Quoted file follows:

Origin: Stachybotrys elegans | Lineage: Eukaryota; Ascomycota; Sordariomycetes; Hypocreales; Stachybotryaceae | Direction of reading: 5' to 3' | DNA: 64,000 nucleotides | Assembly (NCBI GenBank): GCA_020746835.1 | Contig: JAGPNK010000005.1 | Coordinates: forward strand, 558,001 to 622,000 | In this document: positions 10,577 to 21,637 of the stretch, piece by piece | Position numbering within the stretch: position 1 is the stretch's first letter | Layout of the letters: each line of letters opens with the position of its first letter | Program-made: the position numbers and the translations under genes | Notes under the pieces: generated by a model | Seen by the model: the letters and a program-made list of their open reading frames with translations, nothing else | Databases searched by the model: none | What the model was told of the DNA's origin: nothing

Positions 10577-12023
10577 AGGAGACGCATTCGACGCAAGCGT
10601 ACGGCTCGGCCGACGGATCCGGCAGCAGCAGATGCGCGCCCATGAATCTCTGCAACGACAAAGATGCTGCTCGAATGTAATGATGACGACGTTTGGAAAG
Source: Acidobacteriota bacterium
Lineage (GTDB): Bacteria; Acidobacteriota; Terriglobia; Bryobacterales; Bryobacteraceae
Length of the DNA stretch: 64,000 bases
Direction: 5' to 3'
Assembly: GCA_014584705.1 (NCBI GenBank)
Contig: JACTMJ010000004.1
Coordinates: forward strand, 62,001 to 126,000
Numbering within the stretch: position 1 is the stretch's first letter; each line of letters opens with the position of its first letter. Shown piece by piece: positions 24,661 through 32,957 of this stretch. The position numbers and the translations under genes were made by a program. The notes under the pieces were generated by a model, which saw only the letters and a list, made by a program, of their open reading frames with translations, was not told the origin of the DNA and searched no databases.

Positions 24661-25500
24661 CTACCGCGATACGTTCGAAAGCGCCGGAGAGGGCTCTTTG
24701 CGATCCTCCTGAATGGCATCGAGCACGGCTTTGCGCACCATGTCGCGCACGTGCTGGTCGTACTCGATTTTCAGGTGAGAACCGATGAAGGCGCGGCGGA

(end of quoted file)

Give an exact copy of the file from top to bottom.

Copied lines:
Origin: Stachybotrys elegans | Lineage: Eukaryota; Ascomycota; Sordariomycetes; Hypocreales; Stachybotryaceae | Direction of reading: 5' to 3' | DNA: 64,000 nucleotides | Assembly (NCBI GenBank): GCA_020746835.1 | Contig: JAGPNK010000005.1 | Coordinates: forward strand, 558,001 to 622,000 | In this document: positions 10,577 to 21,637 of the stretch, piece by piece | Position numbering within the stretch: position 1 is the stretch's first letter | Layout of the letters: each line of letters opens with the position of its first letter | Program-made: the position numbers and the translations under genes | Notes under the pieces: generated by a model | Seen by the model: the letters and a program-made list of their open reading frames with translations, nothing else | Databases searched by the model: none | What the model was told of the DNA's origin: nothing

Positions 10577-12023
10577 AGGAGACGCATTCGACGCAAGCGT
10601 ACGGCTCGGCCGACGGATCCGGCAGCAGCAGATGCGCGCCCATGAATCTCTGCAACGACAAAGATGCTGCTCGAATGTAATGATGACGACGTTTGGAAAG
Source: Acidobacteriota bacterium
Lineage (GTDB): Bacteria; Acidobacteriota; Terriglobia; Bryobacterales; Bryobacteraceae
Length of the DNA stretch: 64,000 bases
Direction: 5' to 3'
Assembly: GCA_014584705.1 (NCBI GenBank)
Contig: JACTMJ010000004.1
Coordinates: forward strand, 62,001 to 126,000
Numbering within the stretch: position 1 is the stretch's first letter; each line of letters opens with the position of its first letter. Shown piece by piece: positions 24,661 through 32,957 of this stretch. The position numbers and the translations under genes were made by a program. The notes under the pieces were generated by a model, which saw only the letters and a list, made by a program, of their open reading frames with translations, was not told the origin of the DNA and searched no databases.

Positions 24661-25500
24661 CTACCGCGATACGTTCGAAAGCGCCGGAGAGGGCTCTTTG
24701 CGATCCTCCTGAATGGCATCGAGCACGGCTTTGCGCACCATGTCGCGCACGTGCTGGTCGTACTCGATTTTCAGGTGAGAACCGATGAAGGCGCGGCGGA